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Thread: New Friends???

  1. #1

    Question New Friends???

    Hey my partner and i have just adopted a new pup

    when we first got her she was very shy but has come out of her shell alot, we are so happy about it

    we are looking at adopting anouther pup about the same age, and wondering if this would be a good idea

    Would thank anyone for a bit of advice

    cheers

  2. #2

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    Quote Originally Posted by tazza View Post
    Hey my partner and i have just adopted a new pup

    when we first got her she was very shy but has come out of her shell alot, we are so happy about it

    we are looking at adopting anouther pup about the same age, and wondering if this would be a good idea

    Would thank anyone for a bit of advice

    cheers
    No not a good idea in most cases.

    Remember having two puppies means twice the work, twice the amount of poo and toileting accidents, twice the amount of time to exercise and train, twice the amount of socialisation, and double trouble when they both his adolescents together.

    The other issue with dogs that grow up together is that you can never predict whether they will like each other as they hit late adolescent and early adulthood. You could end up with two dogs who hate each other.

    Or you can have the opposite and if allowed to spend all their time together you can end up with dogs who are more bonded to each other then you and who are so bonded that when one is sick and has to go to the vet for an over night stay your other will not deal with it well, or heaven forbid if one dies before the other, grief is certainly an emotion they feel and if allowed to bond so strongly you need to be prepared for the possible problems that come with that (not just separation anxiety from each other but behavioural issues)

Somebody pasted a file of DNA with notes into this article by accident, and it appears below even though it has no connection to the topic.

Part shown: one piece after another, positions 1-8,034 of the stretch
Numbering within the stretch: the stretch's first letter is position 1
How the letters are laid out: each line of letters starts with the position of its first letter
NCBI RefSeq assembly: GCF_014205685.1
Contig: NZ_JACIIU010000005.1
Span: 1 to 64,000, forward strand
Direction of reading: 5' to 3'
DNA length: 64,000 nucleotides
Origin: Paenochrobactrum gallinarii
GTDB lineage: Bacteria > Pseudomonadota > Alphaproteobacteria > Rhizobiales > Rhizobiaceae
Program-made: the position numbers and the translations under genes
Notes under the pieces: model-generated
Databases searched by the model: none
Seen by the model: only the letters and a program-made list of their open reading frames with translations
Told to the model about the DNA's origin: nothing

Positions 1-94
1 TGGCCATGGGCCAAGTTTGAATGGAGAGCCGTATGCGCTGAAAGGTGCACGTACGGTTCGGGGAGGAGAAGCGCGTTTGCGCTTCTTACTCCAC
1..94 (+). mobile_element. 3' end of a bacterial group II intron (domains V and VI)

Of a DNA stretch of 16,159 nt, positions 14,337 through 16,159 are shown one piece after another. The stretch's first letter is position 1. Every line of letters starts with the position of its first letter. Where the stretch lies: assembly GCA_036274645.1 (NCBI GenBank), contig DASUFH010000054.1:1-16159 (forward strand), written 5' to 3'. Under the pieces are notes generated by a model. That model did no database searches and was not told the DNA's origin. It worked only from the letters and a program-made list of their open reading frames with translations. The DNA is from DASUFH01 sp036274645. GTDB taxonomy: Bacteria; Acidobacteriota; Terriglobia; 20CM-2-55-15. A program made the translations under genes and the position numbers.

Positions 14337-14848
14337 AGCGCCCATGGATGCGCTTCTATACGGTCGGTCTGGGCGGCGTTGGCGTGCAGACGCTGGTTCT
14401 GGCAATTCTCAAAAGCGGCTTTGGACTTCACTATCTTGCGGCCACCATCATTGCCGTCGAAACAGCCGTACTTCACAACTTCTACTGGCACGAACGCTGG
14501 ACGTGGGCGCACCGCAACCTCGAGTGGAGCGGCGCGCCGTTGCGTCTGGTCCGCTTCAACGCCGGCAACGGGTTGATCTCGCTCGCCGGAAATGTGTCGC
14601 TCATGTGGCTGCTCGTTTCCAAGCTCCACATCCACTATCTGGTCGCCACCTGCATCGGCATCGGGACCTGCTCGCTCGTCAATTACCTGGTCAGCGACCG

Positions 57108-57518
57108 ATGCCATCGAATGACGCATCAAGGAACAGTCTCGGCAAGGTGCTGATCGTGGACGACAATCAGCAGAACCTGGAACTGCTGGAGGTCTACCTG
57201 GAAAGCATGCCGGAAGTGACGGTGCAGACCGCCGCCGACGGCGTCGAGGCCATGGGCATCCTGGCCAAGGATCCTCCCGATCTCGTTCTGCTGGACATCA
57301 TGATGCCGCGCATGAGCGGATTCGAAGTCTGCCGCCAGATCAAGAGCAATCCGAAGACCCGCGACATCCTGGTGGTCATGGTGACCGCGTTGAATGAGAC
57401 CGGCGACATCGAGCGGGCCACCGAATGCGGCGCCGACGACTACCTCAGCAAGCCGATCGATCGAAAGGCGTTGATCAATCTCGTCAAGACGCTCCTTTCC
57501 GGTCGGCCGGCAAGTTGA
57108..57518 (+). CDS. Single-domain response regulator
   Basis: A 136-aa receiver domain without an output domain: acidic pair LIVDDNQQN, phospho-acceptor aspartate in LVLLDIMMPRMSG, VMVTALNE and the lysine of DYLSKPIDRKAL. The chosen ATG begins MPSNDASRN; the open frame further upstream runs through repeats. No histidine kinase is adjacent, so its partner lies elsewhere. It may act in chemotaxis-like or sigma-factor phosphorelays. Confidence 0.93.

You will need to dedicate time to separating puppies during the day, doing separate walks, separate training and spending time with them separately to make sure this doesn't happen.

    If your dogs do end up hating each other you have to be prepared to either crate and rotate them for the rest of their lives or rehome one.

    It will be much better for you and your current pup long term for it to grow up on its own, learn to be alone and then in 2 years time to look at adding a second dog to the family.

    Everyone that I know who has bought home two pups of the same age has found it extremely trying and will never do it again.

  3. #3

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    Thanks

    My partner and myself are up for the challange of taking on two pups, we know there is much more then just the cute little cuddles.... other wise we would not even thought of doing so
    i was more worried about my current pup prehaps losing some of her new found confidance?
    She gets along great with other dogs very well and i think looking for a friend
    but is totally in love with my partner, so not worried at all about her getting solely attachted to another dog

  4. #4
    Join Date
    Mar 2011
    Location
    SE QLD
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    2,903

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    I personally would also wait until your current pup is older. As K & P said, it is better for your pup in the long run.

    One of my dogs gets separation anxiety from the other and she has nearly killed herself trying to get to him when he has gone somewhere and she is left behind. She has been with him every day since she was 6 weeks old. That is one thing you want to try and avoid.